• Evaluation facility licensing procedure
  • Templates for drafting security targets
  • Evaluation technical reports
  • Certification reports
  • CSPN request form

ANSSI ensures that the evaluation facilities satisfy the criteria listed in the licensing procedure. It analyzes the certification request files (security target, test duration, etc.) and authorizes or prohibits the launch of the evaluation. ANSSI also validates the ETR drafted by the evaluation facility, proposes follow up for each evaluation (certified or not), drafts the certification report, and issues the certificate.

With the sponsor’s agreement, ANSSI publishes the security target and the certification report of the certified CSPN product on its website.

The developer is responsible for providing technical assistance to the evaluators if necessary, including training, testing, and provisioning of an evaluation platform. This also helps developers protect a company’s intellectual property and product-related deliverables.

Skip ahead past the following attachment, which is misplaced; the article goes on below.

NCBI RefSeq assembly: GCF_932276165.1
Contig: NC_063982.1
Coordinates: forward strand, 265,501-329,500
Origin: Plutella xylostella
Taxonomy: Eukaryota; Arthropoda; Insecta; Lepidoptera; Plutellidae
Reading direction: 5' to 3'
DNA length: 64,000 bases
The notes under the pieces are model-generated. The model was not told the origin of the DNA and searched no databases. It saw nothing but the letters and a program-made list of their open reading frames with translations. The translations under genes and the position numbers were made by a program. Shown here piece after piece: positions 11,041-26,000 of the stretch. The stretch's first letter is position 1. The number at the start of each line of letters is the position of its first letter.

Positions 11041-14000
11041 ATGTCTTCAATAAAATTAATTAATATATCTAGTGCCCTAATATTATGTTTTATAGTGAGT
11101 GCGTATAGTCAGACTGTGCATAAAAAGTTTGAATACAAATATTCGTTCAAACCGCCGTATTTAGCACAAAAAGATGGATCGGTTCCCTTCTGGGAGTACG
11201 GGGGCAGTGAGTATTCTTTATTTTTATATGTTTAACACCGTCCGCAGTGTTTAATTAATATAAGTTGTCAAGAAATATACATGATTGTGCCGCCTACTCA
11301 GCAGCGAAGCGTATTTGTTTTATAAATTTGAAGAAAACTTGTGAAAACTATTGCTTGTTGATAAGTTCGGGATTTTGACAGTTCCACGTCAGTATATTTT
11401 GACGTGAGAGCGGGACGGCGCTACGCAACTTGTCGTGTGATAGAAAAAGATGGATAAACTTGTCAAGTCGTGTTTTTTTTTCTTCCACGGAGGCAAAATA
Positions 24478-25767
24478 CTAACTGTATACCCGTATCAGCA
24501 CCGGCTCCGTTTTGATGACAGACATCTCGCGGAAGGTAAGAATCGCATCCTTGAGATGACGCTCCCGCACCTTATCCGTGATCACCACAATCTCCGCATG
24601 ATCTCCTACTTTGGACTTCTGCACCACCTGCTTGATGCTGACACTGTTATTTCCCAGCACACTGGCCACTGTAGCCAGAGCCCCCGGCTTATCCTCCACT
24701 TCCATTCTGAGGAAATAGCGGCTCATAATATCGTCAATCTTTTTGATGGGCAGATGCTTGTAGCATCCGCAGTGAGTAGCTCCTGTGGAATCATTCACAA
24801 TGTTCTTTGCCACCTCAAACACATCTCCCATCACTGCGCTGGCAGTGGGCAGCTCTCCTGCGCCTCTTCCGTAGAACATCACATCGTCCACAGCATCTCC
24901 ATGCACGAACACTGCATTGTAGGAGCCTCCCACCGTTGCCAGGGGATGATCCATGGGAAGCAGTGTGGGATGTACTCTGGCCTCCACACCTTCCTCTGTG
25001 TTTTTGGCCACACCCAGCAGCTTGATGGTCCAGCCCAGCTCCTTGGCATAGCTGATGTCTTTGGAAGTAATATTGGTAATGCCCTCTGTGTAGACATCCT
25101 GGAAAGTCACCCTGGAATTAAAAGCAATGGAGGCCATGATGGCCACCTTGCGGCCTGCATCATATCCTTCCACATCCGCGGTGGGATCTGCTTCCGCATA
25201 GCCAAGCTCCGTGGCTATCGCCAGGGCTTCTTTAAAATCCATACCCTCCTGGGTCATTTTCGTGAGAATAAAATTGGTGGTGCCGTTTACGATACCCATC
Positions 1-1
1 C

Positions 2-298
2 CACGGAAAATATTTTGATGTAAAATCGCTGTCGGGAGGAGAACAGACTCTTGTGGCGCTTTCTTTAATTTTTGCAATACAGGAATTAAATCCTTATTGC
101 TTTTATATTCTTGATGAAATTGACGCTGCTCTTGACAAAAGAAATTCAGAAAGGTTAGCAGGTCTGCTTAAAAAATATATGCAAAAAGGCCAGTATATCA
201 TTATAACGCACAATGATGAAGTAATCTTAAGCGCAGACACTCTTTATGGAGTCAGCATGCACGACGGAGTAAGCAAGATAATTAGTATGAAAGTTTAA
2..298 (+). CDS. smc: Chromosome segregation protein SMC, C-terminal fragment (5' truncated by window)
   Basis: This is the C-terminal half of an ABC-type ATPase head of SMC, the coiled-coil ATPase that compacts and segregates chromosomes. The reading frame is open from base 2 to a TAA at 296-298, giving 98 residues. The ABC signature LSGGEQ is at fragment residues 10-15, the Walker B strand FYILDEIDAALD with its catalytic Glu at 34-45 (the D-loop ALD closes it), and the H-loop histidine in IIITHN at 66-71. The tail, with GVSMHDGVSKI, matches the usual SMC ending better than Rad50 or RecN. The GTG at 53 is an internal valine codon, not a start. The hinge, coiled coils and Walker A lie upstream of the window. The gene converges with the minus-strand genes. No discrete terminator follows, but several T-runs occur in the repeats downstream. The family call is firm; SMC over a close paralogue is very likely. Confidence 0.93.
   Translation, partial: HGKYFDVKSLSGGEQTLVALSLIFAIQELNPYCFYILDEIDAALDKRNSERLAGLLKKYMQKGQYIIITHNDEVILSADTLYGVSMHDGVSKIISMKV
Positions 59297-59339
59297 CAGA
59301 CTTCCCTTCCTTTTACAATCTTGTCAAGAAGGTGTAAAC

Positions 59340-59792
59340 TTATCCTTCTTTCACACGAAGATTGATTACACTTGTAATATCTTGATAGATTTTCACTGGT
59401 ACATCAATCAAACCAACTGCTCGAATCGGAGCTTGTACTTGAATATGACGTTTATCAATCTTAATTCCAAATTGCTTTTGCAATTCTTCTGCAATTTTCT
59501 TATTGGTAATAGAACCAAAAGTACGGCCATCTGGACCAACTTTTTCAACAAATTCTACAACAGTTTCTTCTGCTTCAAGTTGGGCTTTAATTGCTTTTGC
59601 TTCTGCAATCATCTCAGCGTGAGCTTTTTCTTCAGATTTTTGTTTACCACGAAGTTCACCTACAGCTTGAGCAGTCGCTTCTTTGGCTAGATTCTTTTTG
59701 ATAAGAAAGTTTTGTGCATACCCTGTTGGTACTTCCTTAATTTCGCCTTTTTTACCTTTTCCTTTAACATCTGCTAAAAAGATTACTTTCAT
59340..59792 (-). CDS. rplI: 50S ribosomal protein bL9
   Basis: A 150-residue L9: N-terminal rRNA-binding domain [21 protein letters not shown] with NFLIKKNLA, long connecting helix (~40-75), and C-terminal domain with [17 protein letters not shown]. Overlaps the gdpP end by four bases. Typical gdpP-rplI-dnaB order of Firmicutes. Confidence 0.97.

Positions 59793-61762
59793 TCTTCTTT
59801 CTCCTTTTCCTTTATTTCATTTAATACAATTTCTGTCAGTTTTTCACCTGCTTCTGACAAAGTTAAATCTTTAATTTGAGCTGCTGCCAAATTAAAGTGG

The certification sponsor may propose the presence of an observer (such as a risk manager) who is associated with the evaluation monitoring and has a specific interest in relation to the results or conduct of the evaluation. Observers, however, are subject to ANSSI approval.

The observer is kept informed about the evaluation and the results, and may ask to receive the ETR or an abbreviated version of it.

The CSPN process

Before sending a CSPN certification request to ANSSI a sponsor must provide or comply with the following:

  • The security target of the product must be outlined and contain the commercial name of the product, a reference uniquely identifying it, and the exact version submitted for evaluation. The product must be presented describing its common usage, by whom it will be operated, under what context (the technical environment), the assets the product is protecting, the threats against which the product offers protection, and the associated security counter measures.